A University of Michigan study found an 11 percent reduction in energy demand per person since 1960.
Professor Norman Pace sampled showerheads in seven states to find Mycobacterium avium.
Seventeen judges will hear three weeks of final arguments and deliver a decision in the spring.
EPA said it will ask pesticide manufacturers to voluntarily include new information on product labels, including buffer zones, limits on application and fish mortality reporting requirements.
Daigger, a wastewater expert who works for CH2M Hill, will work to strengthen the International Water Association over the next two years.
Study suggests additional research is needed to determine if these fluorochemicals could be harmful.
AMEC, Black & Veatch, Gannett Fleming, HDR, Kleinfelder and URS win contracts that have a combined total value of $60 million.
Foundation focuses only on environment this year, with 10 recipients each receiving $100,000.
The U.S. government has just changed its solar tax credit to a solar grant, funded by the federal stimulus bill. Additionally, hundreds of states and municipalities have launched their own incentives on top of this federal grant.
The Toyota USA Foundation and The Coca-Cola Foundation will fund the expansion of 4-H’s youth water quality and conservation programming, called 4-H2O.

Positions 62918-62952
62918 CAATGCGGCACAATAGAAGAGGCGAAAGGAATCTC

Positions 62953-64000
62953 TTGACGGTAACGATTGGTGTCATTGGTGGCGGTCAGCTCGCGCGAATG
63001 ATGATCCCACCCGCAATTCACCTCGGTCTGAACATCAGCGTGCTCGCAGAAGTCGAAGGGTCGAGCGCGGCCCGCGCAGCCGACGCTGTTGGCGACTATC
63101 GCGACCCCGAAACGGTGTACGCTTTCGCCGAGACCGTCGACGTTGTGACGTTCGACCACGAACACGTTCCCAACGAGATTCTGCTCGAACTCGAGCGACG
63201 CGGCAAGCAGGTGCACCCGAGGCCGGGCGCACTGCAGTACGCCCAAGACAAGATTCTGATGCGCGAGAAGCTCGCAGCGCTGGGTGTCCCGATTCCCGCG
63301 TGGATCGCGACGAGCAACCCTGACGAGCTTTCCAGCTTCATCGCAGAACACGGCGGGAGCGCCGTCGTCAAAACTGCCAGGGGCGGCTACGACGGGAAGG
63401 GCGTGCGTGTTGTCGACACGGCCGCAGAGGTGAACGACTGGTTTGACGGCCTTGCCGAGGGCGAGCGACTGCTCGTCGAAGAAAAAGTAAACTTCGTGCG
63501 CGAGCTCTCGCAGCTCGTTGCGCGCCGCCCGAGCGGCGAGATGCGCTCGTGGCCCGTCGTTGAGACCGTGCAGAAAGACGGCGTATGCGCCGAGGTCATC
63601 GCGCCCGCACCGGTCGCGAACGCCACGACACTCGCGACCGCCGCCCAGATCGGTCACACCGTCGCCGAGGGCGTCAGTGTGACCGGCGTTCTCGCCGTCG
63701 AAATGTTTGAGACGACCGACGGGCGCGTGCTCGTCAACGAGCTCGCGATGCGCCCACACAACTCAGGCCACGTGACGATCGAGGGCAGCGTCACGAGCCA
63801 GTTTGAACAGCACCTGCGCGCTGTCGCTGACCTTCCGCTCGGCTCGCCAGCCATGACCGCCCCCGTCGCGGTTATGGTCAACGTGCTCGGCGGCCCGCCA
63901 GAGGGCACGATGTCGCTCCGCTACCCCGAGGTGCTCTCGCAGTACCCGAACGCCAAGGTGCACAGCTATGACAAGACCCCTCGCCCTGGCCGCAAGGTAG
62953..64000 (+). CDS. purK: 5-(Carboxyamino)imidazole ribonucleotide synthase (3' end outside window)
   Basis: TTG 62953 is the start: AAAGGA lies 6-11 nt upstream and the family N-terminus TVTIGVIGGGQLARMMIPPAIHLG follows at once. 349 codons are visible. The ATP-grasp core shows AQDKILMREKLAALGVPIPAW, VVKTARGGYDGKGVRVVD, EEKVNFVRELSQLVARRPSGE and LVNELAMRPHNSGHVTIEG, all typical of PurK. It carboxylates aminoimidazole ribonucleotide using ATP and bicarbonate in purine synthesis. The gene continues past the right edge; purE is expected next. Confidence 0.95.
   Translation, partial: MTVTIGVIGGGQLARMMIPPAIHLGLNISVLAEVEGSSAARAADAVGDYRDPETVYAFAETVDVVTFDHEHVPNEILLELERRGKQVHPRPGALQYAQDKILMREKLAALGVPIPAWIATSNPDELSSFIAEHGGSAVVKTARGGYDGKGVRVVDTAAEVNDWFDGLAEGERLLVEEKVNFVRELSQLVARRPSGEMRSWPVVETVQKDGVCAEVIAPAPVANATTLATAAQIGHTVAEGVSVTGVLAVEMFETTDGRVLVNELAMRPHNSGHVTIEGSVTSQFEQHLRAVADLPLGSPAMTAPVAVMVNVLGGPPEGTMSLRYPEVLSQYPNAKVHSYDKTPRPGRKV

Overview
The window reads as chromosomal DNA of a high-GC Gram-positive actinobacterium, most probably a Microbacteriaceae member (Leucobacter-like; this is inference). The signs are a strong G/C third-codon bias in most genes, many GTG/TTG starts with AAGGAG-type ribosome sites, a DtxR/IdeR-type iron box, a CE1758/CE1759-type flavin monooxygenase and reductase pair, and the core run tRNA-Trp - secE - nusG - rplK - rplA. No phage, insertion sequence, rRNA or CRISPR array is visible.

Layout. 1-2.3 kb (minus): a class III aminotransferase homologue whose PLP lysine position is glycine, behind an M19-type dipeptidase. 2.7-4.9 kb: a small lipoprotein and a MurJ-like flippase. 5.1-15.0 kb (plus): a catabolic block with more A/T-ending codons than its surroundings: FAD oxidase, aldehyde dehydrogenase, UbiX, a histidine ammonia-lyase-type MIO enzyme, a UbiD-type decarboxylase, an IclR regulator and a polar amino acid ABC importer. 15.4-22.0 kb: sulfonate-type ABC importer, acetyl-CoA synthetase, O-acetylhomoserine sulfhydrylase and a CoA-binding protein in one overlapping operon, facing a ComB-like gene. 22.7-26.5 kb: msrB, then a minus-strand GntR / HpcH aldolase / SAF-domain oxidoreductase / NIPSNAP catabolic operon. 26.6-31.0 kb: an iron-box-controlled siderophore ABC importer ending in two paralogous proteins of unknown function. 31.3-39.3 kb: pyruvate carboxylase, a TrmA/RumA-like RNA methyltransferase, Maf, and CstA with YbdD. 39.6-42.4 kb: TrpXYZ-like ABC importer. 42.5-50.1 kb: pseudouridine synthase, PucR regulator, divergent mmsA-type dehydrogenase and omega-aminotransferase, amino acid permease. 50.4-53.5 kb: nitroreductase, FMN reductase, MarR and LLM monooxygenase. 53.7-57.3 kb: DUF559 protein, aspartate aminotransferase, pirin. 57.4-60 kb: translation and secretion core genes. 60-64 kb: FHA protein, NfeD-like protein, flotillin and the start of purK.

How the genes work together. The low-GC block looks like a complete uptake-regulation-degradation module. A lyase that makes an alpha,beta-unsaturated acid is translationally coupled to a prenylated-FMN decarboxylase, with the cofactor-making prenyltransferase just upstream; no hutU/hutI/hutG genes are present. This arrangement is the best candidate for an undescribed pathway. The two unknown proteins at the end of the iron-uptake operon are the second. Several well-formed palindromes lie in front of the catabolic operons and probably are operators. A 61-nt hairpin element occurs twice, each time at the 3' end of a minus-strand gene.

Company plans to scale up to mass production in 2011.
Kenneth S. Suslick and colleagues have developed an optoelectronic nose for the detection of toxic industrial chemicals.
Scientists in China treated cucumber plants with a plant hormone and various pesticides and found lower levels of residues in the plants.
The Weed Science Society of America recommends a proactive, integrated approach for managing invasive plants and weeds problem and keeping any overgrowth from jamming stormwater pumps and blocking water flow.
Water For People will use funding to help 12 communities in the rural district of Chikwawa gain access to water, sanitation, and health and hygiene education.
EPA-NIEHS study found that an increase of 1 ppm carbon monoxide in the maximum daily one-hour exposure is linked to a 0.96 percent increase in the risk of hospitalization from cardiovascular disease for people 65 years and older.